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Everyone focuses on features. Think about trust

Ramit Sethi

It’s always interesting to watch two fierce competitors in business. In the raw arena of 1-1 competition, there’s no room for fluff. It’s often a life-or-death competition to exist.

When it’s one company against the other, watch the differences in what companies highlight (AKA positioning). It tells you a lot.

For example, iPhone (highlights style) vs. Android (customization).

Coke vs. Pepsi. (What do you think each company highlights?)

Or one of my favorites, two blenders.

On one side you got Blendtec. They’re famous for their hilarious “Will it blend?” videos. They shove everything from iPads to glowsticks into their blenders to demonstrate their raw power.

Their opponent is Vitamix. How do you know if someone has a Vitamix? Don’t worry, they’ll tell you.

These are blenders. To the average person, there’s no meaningful difference between the two. If you look at cost, power, and performance, it’s pretty much a toss up.

But look at some these Amazon reviews, and it’s clear there’s a deep line drawn in the sand:

“I have owned a Vitamix for over 2 years. My daughter has owned a Blendtec for the same period of time. We call this “Blender wars”, as we both love our blenders. Because there are major differences we see between the two.

“I purchased (and then promptly returned) the Blendtec. I returned it within a week. I put it through the same paces as above with the Vita-mix. It failed the same tests…Blendtec was not an acceptable alternative to the Vita-mix.”

“Way more horsepower than the Vitamix. The Blendtec motor is so strong it does not need sharp blades like what the Vitamix has.”

How would you decide which one to buy?

If you ask anybody that owns one, they’ll say they bought their blender based on wattage, size, power, etc.

But at the rarefied levels of $300 blenders or $2,000 sheets, people are rarely making decisions on specs, speed, or thread count.

If you dig a little deeper, you’ll find the real reason for their purchase. A friend, a colleague, or someone they trust recommended it to them. Or, more commonly, they saw someone they admire using it or wearing it — George Clooney wearing sunglasses, for example — and suddenly, it was something they wanted to be a part of.


All it takes is a little nudge from a trusted source and people are willing to cough up $300+ FOR A BLENDER. (And then defend their purchase on random internet websites.)

To non-blending fanatics, this seems nuts. I use a $25 version I got from a friend. But I bet you’ve experienced something very similar.

This doesn’t happen at commodity levels. If you’re buying a $1 bag of nails, you’ll choose the cheaper one — it’s a commodity, so who cares what George Clooney uses. But think about the way you buy more expensive goods.

More expensive goods — a bed, a car, college — is less about features/specs, and more about trust. The higher you move up the value chain, the more trust matters.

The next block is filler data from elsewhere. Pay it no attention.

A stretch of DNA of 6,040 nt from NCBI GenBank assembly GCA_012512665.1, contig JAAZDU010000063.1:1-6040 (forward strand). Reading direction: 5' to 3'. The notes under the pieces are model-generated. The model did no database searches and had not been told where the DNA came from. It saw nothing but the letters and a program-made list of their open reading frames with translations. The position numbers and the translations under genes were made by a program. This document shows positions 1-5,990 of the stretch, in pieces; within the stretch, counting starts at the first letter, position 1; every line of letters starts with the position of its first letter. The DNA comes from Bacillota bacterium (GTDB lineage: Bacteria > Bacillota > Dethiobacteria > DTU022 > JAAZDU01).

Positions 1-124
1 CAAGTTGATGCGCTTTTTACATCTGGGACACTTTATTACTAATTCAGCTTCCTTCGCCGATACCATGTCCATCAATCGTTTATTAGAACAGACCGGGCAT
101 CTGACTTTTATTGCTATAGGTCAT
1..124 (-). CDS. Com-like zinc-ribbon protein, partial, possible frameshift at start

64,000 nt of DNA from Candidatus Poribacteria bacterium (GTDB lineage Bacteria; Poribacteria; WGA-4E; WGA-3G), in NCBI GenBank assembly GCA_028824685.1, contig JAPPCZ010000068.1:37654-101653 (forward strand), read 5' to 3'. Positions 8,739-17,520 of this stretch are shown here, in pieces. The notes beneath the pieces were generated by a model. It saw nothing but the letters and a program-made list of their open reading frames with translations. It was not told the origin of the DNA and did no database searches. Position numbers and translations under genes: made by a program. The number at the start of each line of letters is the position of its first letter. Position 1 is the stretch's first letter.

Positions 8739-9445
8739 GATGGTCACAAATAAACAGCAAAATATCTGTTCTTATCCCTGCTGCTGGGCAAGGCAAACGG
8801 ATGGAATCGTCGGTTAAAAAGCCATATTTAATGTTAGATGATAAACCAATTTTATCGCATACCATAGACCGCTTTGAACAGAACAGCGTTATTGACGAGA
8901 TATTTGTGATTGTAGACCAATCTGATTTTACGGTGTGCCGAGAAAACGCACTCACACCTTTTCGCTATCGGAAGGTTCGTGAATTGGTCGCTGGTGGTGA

Try to think about the methods that companies use to earn your trust. For example, we do this at IWT: One of the hallmarks of my business is building students for life. That means things like giving away 98% of our material free. (You can find 300+ videos on entrepreneurship, careers, personal finance and more on my YouTube page.) We also turn down millions of dollars every year by not accepting anyone with credit card debt into our programs.

Now think about how you can use the idea of trust in your life. Here’s a hint: Most people approach these decisions and focus on features and specs, instead of trust.

AVERAGE PERSON WHO WANTS A RAISE: “I know! I’ll send my boss a list of facts and figures accomplished this year. That’ll show him I deserve a raise.”

SMART PERSON WHO WANTS A RAISE: “I know I need to send over a list of facts/figures on why I deserve it. But my raise is also based on the tiny decisions I make over the course of a year that lets my boss trust me — responding quickly, taking things off his plate, and thinking 2 steps ahead.”

The bottom line: The more you move up the value chain, the more trust matters. While others are focused on tactical minutiae like features, you can use trust to build relationships, help your friends, and live a Rich Life.

Thank you, and happy holidays.

If you want to learn even more about trust, I invited Charles Green — trust expert and author of Trust-based Selling and The Trusted Advisor — into our studio to talk about exactly how trust works.


Want to know what every single top performer I’ve interviewed in Brain Trust (including CEOs, athletes, and best-selling authors) ALL have in common? Simple. It’s habits. Successful people don’t just catch a lucky break and coast — they systematically identify and integrate winning habits into their lives, day in and day out, for years.

Ramit’s Brain Trust is now closed indefinitely. But before we closed the program, we extracted all the juiciest success habits from our guests and packaged them into a 7-part Ultimate Guide to Habits that you can read anytime, anywhere — absolutely free.

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